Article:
Charlie Trotter: Chef and restaurateur who led Chicago's rise to become a culinary capital


Of all the chefs who shot to international fame in recent times, Charlie Trotter was the most remarkable, and eccentric. He was entirely self-taught – as a cook and restaurateur – though he was a conventionally well-educated man from a well-off family. Yet when he retired in August last year and closed his Chicago restaurant, aged only 52, he said it was in order to travel and perhaps do postgraduate work in philosophy.

He acquired a fearsome reputation as a demanding, temperamental chef and teacher, so much so that he was chosen to parody a scary head chef in a cameo appearance in Julia Roberts' 1997 film My Best Friend's Wedding, screaming at an assistant, "I will kill your whole family if you don't get this right! I need this perfect!" But as my family can attest, he was a thoughtful, extravagantly kind human being. When, at our first meeting, he learned that my elder daughter was having a gap year in Chicago, he said, "She'll need a job, won't she?" and took her on as his personal assistant for several years, even putting her through university.

His Charlie Trotter's restaurant, financially backed by his father, opened in 1987 in a handsome North Side townhouse in Lincoln Park. It was an instant success, probably because he was determined that it should match the level of cooking and service he had experienced at Frédy Giradet's in Crissier, near Lausanne, then widely thought to be the best in the world. Following a worldwide tour of 40 restaurants in five years – his self-designed educational programme – Charlie instinctively knew that the culinary world was ready for an inventive chef who cooked refined American dishes, using the best, fresh American ingredients, and insisted that traditionally friendly American service could be combined with European discipline.

He was years ahead of his time in seeing sourcing as the key to good food (and wine), setting the day's menu by what was in the market, and being the first American chef to put together an all-vegetable tasting menu. He also saw the importance of the community to his restaurant, raising money for local charities and holding events there for Chicago schoolchildren. Rahm Emanuel, President Obama's Chief of Staff who is now Mayor of Chicago, said in a statement: "Charlie Trotter changed Chicago's restaurant scene forever and played a leading role in elevating the city to the culinary capital it is today. Charlie's personality mirrored his cooking – bold, inventive and always memorable. He will always have a seat at the table among Chicago's legendary figures."

Indeed, Charlie Trotter's revolutionised the Chicago restaurant scene overnight, shocking its weary, but luxurious (mostly French) eateries into upping their games. When the Michelin Guide got around to Chicago in 2010, Trotter's was one of three Chicago restaurants to be awarded two stars, and the Windy City had become known as a gastronomic destination.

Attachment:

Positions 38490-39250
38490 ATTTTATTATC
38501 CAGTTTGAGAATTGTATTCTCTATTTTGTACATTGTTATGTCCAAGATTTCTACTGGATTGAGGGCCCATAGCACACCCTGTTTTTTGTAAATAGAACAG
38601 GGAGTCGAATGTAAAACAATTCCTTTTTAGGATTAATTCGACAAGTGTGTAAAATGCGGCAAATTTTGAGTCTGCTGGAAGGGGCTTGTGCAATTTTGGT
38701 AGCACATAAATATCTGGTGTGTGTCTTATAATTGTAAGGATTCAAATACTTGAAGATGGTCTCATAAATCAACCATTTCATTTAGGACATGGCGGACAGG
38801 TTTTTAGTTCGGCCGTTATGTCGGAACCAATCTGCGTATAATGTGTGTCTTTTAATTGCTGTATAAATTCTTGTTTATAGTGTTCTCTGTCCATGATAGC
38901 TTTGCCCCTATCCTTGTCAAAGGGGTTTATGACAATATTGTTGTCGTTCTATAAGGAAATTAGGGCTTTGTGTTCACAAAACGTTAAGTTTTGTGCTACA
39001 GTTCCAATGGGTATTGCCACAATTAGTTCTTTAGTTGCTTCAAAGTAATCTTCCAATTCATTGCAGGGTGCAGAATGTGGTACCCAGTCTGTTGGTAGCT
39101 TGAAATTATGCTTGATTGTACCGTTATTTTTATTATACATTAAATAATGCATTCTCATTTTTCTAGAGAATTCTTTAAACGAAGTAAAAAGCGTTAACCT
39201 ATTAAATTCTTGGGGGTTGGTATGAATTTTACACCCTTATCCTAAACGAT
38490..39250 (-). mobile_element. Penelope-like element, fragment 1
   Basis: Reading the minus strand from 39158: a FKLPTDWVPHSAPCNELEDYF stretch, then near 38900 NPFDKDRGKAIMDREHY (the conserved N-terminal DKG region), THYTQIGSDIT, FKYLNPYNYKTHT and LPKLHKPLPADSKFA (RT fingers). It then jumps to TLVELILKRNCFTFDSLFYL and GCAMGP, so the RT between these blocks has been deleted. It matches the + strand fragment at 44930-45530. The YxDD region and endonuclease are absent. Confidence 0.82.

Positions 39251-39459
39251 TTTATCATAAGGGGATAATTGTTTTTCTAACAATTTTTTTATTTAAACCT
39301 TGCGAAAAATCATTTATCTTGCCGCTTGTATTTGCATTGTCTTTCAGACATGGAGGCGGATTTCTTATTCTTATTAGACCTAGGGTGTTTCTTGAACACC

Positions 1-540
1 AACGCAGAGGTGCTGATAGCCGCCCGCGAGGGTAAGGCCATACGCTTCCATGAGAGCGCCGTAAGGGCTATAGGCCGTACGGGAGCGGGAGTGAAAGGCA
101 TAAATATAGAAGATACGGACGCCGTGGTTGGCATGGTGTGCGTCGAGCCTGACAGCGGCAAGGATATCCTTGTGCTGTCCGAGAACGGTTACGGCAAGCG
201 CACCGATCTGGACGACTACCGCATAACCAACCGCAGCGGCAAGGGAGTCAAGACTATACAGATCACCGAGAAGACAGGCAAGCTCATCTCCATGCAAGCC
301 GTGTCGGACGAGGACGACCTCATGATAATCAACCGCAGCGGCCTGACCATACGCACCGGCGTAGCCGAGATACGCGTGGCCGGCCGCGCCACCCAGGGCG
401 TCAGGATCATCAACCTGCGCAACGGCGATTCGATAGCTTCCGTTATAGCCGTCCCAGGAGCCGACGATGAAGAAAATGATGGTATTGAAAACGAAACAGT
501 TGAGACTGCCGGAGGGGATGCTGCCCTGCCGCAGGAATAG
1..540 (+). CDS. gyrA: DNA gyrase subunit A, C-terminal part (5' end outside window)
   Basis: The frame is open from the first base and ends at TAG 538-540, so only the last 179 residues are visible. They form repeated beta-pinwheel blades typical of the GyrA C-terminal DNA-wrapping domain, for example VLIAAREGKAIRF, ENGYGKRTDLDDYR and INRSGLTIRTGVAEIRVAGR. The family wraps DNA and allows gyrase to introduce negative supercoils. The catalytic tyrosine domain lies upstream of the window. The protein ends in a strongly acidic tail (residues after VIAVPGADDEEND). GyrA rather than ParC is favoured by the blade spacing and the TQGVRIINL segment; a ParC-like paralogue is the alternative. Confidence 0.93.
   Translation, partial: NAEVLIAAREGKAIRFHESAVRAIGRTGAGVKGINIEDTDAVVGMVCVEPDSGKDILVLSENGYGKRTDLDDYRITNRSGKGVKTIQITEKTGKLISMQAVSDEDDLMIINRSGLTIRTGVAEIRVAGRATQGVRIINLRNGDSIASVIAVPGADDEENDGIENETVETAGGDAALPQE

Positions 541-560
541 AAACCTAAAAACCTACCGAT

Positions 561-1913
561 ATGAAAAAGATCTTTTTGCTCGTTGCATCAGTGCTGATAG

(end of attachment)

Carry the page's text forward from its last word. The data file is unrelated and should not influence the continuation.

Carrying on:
Charlie's own fame was enhanced by presenting a PBS network cooking programme in 1999, and his 14 cookery books and three books on management skills. He had become a national brand, and offered a line of organic and all-natural foods that reflected his strong ethical stance and early interest in sustainable foods. In 2005 the International Association of Culinary Professionals, celebrating his work with the philanthropic Charlie Trotter Culinary Education Foundation, made him "Humanitarian of the Year".

Trotter was born in Winnetka, Illinois, where he attended the academically excellent New Trier High School. At the University of Wisconsin-Madison he took a degree in political science, where, as he told People magazine in 1995, his room-mate challenged him to a multi-course cooking competition. "That's when I got the bug to cook, he recalled."

At first, he said in a Chicago Tribune interview last year, "I thought cooking out of a cookbook and following a recipe was not unlike doing a math problem: you had to measure everything out; you had to follow the directions meticulously; you couldn't deviate; otherwise the recipe wouldn't work. So I cooked that way for about six months, and then I began to realise: Hey, tomatoes are out of season, so I'm not going to use tomatoes – I'm going to find something else to use. Or, I don't want so many mushrooms in the dish, so I'm going to cut back on the mushrooms."

He started his professional career as a busboy at Sinclair's in Lake Forest, Illinois. The chefs were Norman Van Aken, later to become a celebrity chef himself, and Carrie Nahabedian, and they gave Charlie his first chance to cook. Later he trained with Van Aken and at some well-known restaurants in France.

He was devoted to his 21-year-old son, Dylan, by his first marriage; his second wife, Rochelle, whom he married in the Maldives, took on doing the publicity for the restaurant.

Charlie had seemed on course to enjoy his brave retirement when Dylan found him unconscious at home. Larry Stone, his sommelier in the late 1980s and early '90s, had returned to work with him last year to close the restaurant. Stone, who is now with the Quintessa Winery in Napa Valley, California, said that Trotter and his family were aware that he had a brain aneurysm, that Trotter had told him that he was resigned to it, and it was why he had closed the restaurant.

Paul Levy

Charles Trotter, chef and restaurateur: born Winnetka, Illinois 8 September 1959; married firstly Lynn Thomas (one son), 2010 Rochelle Smith; died Chicago 5 November 2013.

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